Entertainment :: Theatre

Side Effects May Include...

by Beth Dugan
Contributor
Tuesday Jan 15, 2013
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Actor Andrew Pond as comedian Phil Rosen
Actor Andrew Pond as comedian Phil Rosen   (Source:Scott Richardson)

A comedy about sex, drugs and Parkinson’s Disease is an accurate description of Marc Jaffe and Eric Coble’s play "Side Effects May Include," but somehow it also isn’t. The one-man show, starring an able Andrew J. Pond, is the story of Jaffe’s own experiences when his wife is diagnosed with early onset Parkinson’s Disease.

The only character, Phil Rosen, a middle-aged stand-up comedian, father and husband, splices his comedy routine with a monolog about his life and experiences with his wife Maggie’s diagnosis. The set is a 1/4 comedy club and 3/4 bedroom with a bed surrounded by pill bottles. And that is the premise: everything in life has side effects, especially the drugs that Maggie must take to make her life as a wife, mother, and OB/GYN work. The whole family deals with the side effects of these drugs that are many times worse than the effects of the actual disease.

Jaffe is a former Seinfeld writer and that influence is felt strongly. As Jerry Seinfeld, stand-up comedian, used his routine in the TV show, so does Phil. He demonstrates how hard it is to tell jokes about life when your life is falling apart, slowly, around the disease of your wife. You can’t tell jokes about a drug to treat tremors that no one who isn’t dealing with this specific disease knows about, but that is what your life is currently revolving around, so it feels like there is nothing else to talk about.

And though it is a one-man show, Pond’s acting out of conversations Phil has with his daughter, his wife and an old timer at the comedy club, among others, makes it feel like there is more than one character. He subtly takes on the posture and mannerisms of the people in Phil’s life and then slips back into the schleppy, middle-aged goofy Phil. Pond’s abilities certainly make the play feel full of people.

Phil takes the audience through the beginning of his and Maggie’s relationship, along the path of their lives, how it used to be, their only child and how parenthood changed the couple, through the diagnosis and into Life After the Diagnosis, which is what the family will deal with from then on.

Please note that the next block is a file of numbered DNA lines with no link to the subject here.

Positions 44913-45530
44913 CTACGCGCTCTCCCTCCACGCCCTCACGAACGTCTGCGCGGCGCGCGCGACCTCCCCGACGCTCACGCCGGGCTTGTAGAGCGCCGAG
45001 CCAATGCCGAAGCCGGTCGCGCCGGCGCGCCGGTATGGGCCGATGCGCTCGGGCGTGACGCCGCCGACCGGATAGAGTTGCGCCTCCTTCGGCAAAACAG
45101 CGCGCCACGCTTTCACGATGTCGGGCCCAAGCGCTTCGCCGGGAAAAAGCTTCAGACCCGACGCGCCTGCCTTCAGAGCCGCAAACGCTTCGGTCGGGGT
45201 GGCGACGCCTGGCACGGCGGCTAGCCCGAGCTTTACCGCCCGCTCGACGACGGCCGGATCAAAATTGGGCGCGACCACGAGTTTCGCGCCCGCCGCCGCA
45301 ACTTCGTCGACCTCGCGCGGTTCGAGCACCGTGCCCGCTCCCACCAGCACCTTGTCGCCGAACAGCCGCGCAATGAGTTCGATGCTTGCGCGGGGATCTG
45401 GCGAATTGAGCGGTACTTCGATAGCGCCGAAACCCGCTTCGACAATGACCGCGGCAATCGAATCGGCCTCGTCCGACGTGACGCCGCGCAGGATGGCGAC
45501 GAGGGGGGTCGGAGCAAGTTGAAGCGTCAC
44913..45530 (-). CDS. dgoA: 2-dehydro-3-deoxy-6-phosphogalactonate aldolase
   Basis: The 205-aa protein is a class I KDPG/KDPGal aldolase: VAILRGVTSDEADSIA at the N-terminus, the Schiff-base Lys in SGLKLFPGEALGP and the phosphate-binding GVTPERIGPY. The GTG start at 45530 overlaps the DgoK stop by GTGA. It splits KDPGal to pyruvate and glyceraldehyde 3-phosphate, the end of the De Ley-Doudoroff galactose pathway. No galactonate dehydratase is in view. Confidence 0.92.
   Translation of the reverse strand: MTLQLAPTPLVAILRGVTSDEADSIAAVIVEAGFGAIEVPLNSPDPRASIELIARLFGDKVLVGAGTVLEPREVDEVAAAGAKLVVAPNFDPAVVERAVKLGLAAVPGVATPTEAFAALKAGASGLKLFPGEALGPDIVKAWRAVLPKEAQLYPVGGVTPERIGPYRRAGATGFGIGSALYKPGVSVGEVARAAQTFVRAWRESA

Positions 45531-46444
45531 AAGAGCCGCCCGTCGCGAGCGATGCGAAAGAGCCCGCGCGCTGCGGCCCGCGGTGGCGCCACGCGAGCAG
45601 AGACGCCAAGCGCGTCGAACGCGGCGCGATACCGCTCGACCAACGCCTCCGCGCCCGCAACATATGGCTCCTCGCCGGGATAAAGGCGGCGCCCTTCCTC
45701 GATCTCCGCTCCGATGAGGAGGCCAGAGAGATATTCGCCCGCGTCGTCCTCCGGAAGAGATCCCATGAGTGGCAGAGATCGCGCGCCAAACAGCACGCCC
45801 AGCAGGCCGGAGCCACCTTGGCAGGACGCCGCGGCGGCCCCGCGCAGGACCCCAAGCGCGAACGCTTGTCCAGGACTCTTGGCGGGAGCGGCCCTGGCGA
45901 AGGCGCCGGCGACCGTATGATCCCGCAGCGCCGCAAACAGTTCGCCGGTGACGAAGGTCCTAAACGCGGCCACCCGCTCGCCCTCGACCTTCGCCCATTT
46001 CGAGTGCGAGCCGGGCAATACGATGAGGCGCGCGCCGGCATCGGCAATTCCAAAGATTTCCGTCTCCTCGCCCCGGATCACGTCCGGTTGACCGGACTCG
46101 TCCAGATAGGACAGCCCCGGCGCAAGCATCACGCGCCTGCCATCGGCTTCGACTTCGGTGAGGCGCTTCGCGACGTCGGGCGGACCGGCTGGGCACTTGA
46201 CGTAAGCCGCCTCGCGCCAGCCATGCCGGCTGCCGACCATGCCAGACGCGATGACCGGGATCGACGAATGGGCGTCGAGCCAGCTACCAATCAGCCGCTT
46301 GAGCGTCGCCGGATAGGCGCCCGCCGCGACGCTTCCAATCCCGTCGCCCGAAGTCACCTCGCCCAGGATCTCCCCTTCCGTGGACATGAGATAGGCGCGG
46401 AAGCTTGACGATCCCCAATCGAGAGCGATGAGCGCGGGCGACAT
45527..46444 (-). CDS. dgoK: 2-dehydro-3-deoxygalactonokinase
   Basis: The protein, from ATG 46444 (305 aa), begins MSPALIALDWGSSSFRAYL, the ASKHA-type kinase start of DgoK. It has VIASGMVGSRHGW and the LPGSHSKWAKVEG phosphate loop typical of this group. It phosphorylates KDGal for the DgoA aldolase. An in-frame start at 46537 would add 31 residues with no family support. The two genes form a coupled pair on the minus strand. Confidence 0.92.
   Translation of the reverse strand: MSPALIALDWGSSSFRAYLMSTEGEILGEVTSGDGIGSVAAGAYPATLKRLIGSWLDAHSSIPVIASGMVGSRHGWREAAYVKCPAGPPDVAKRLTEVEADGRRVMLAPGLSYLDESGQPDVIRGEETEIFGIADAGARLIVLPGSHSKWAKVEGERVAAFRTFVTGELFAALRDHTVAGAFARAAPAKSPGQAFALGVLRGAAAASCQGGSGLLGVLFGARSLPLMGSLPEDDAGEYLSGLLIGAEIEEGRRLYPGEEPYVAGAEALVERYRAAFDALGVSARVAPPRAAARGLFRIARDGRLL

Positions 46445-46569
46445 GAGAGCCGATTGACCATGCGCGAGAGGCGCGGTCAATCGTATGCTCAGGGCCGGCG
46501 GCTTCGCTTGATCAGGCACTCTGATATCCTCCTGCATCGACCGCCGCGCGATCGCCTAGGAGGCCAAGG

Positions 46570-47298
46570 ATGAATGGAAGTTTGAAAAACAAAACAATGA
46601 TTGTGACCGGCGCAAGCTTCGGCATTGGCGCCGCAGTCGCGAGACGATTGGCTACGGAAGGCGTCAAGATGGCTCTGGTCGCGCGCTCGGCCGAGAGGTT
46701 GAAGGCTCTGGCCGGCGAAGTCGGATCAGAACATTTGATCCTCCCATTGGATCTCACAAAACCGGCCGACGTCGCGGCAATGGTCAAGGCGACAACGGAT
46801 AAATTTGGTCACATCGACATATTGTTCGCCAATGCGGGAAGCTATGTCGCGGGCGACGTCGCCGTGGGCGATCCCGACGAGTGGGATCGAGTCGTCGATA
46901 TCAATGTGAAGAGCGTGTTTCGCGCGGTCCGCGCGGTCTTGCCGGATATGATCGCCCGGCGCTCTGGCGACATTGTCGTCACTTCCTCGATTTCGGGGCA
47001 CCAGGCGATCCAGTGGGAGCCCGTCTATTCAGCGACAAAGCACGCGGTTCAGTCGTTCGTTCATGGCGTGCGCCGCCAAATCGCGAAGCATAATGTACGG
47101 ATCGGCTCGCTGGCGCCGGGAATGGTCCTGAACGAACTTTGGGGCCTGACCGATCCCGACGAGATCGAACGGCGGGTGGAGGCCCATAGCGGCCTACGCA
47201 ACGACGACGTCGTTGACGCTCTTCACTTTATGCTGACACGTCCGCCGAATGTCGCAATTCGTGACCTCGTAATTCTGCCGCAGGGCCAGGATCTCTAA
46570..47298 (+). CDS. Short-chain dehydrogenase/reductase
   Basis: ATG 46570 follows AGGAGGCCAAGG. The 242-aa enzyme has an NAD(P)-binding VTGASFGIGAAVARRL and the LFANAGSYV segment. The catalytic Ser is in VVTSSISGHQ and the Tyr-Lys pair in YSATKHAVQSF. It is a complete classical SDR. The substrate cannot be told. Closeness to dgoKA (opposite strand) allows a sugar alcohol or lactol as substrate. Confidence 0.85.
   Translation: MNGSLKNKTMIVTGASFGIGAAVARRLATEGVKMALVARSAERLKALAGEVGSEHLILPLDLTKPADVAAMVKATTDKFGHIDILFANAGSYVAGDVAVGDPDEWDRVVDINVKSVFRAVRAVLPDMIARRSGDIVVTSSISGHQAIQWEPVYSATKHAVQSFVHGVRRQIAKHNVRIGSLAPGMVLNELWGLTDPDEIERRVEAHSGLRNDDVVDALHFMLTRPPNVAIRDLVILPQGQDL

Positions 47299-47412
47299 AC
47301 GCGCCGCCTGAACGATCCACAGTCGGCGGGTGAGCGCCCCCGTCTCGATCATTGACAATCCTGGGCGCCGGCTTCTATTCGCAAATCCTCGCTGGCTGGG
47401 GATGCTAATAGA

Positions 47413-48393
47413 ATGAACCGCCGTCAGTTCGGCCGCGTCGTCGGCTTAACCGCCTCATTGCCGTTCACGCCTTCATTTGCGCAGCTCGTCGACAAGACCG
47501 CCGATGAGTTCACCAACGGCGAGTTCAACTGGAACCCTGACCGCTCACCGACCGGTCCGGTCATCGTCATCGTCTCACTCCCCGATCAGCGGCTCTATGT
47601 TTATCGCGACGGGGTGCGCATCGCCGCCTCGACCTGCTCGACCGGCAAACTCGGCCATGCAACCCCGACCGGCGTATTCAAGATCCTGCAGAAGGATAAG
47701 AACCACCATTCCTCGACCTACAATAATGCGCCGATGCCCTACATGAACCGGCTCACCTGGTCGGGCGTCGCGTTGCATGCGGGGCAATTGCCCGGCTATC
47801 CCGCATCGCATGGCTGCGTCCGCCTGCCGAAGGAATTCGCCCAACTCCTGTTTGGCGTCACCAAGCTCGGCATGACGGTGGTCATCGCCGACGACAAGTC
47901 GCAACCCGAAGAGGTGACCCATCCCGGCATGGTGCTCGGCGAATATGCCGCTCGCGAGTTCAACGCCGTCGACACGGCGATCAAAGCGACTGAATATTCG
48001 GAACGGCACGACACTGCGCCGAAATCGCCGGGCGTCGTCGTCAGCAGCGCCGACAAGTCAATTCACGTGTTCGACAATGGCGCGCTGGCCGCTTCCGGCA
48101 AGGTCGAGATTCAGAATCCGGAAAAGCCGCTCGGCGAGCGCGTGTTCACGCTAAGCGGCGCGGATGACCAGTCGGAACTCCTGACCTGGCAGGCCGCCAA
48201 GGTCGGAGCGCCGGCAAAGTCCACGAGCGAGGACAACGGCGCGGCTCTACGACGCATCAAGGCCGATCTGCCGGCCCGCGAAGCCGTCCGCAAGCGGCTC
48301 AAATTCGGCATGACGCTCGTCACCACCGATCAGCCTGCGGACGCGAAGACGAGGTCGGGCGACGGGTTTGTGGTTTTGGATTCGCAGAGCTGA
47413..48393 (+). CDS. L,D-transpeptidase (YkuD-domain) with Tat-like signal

Though it is a one-man show, Pond’s acting out of conversations Phil has with his daughter, his wife and an old timer at the comedy club, among others, makes it feel like there is more than one character.

There is a touching, yet disturbing story of how their daughter found out that Maggie was sick (she read it in a journal Maggie kept) and how hard they tried to keep the secret from everyone in their lives. Because everything changes once that is out.

Ultimately the side effect of one of the medications Maggie is taking is increased libido, something Phil has been complaining about for his entire 20-year marriage. Phil, whose aversion to taking pills borders on the phobic, has to start taking pills himself to keep up with his insatiable wife -- and there is the rub.

But the main issue with "Side Effects May Include" is not that the humor or subject is dark, it is rather that it isn’t dark enough. The humor is broad, like an email with an animated GIF that your middle-aged aunt might send you about how men want sex and women aren’t interested after a 10-year marriage. Or how straight, middle-aged Jewish men don’t like to talk about their feelings or their butts.

There is nothing cutting or incisive in this play, rather gentle, comfortable jokes about sex lube and flatulence (not in the same joke, that would be too edgy). It is all yuck yucks and groaners with a few, poignant moments thrown in for diversity.

Regardless of the broad sweep of the humor, the play deals with a difficult subject with grace, honesty and humor. Ten percent of the proceeds from each show will go to Shaking With Laughter, the foundation they started in support of the Michael J. Fox Foundation for Parkinson’s Research, a very worthy cause.

"Side Effects May Include" runs through Feb. 10 at the Greenhouse Theater Center, 2257 North Lincoln Ave. in Chicago. For info or tickets, call 773-404-7336 or visit greenhousetheater.org.

Beth is a freelance writer living and working in Chicago. Her work has appeared in Salon.com, TimeOut Chicago, Chicago Collection Magazine, Ducts.org, and many other places. She fears the suburbs and mayonnaise. You can read more about her work at http://www.bethdugan.com/

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